How to Implement Facebook Login in ASP.NET Core

In this detailed article, we will discuss how we can integrate Facebook Login to a ASP.NET Core MVC application with an illustrating example.


In this series of articles, we have been looking at how we can implement Social Logins in an ASP.NET Core MVC application that relies on a Cookie based authentication.

So far we have created a login module along with the necessary endpoints to have users authenticated with specific authentication providers and create users within the application for further use.

The module is ready to be integrated with any login provider with a ClientID and ClientSecret to get things running.

In this section, we shall continue with how we can integrate the created login module with Facebook login.

Users will be redirected to Facebook when they click on login and redirected back to the application to create a profile and store the created profile in the database. We shall implement this in the below steps.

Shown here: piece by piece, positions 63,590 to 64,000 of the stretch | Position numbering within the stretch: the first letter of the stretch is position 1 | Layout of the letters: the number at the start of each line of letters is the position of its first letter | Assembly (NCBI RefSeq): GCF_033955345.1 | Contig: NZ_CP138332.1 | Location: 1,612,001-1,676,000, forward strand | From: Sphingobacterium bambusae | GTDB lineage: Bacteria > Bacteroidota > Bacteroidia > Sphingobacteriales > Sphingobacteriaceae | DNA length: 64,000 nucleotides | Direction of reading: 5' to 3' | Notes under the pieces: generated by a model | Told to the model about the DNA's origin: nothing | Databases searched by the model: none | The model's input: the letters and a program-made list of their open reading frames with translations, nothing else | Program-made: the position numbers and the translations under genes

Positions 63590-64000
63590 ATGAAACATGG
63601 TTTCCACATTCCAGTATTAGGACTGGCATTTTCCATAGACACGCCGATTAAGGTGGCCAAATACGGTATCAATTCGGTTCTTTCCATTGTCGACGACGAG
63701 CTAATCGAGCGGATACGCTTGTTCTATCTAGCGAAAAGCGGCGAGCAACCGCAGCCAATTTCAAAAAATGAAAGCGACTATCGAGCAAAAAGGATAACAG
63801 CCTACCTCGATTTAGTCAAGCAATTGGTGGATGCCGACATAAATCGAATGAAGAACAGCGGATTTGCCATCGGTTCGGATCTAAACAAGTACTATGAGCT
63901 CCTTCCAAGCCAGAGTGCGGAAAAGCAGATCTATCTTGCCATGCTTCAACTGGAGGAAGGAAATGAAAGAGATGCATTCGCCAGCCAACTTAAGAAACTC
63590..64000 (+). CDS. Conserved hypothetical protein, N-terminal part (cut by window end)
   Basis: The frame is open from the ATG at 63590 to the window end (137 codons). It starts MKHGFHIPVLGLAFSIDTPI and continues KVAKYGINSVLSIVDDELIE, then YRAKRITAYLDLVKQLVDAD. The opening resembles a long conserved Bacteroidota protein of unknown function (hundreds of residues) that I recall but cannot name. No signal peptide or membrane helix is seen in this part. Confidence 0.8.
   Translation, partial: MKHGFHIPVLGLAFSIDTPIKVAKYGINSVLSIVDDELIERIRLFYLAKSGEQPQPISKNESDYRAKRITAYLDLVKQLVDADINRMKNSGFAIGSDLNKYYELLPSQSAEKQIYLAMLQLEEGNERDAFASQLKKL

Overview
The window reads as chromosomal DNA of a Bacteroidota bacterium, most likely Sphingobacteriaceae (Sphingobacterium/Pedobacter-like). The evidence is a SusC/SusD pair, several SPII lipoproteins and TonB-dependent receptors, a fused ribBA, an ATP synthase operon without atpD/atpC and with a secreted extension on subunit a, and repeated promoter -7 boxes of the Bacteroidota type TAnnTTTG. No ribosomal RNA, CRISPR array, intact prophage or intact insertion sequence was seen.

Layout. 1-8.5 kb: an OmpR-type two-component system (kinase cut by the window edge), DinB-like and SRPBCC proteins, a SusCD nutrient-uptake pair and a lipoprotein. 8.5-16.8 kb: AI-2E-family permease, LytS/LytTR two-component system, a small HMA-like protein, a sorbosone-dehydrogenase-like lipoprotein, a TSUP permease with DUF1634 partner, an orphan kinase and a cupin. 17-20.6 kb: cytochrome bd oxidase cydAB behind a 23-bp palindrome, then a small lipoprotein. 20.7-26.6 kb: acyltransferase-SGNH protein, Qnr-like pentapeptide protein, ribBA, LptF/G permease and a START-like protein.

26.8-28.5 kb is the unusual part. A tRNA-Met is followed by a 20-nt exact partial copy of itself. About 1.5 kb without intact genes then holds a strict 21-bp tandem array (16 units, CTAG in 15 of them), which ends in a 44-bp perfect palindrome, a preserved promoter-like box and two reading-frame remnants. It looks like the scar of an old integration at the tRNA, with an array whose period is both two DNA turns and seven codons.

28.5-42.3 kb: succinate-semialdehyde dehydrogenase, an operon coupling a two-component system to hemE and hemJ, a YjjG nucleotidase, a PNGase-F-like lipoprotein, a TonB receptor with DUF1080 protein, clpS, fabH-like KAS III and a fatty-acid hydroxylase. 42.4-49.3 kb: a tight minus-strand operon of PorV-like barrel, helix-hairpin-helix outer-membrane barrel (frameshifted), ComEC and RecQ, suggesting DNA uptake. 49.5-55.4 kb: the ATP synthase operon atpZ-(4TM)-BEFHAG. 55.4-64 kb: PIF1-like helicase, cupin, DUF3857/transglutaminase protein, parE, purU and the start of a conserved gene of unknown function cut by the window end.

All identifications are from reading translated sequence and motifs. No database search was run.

How to implement Facebook Login in ASP.NET Core (.NET 6)

Any social login provider authenticating users over OAuth would require us to first create an application in their developer console to obtain a clientId and clientSecret, which we’ll use in configuring the middleware.

This is because all the popular Social Login providers are built on the OAuth2 standard.

This clientId and clientSecret helps the login provider to understand which application is requesting for the authenticated user’s profile to provide user security.

These providers also present the user with a consent screen for agreeing to exchange user’s data with the requesting application which in this case is our web application along with information about what our application would receive from the user’s profile stored in the provider.

How to generate Client ID and Secret in Facebook Developer Console

To get started, we will login to and then create an application.

Log onto and click on Create App.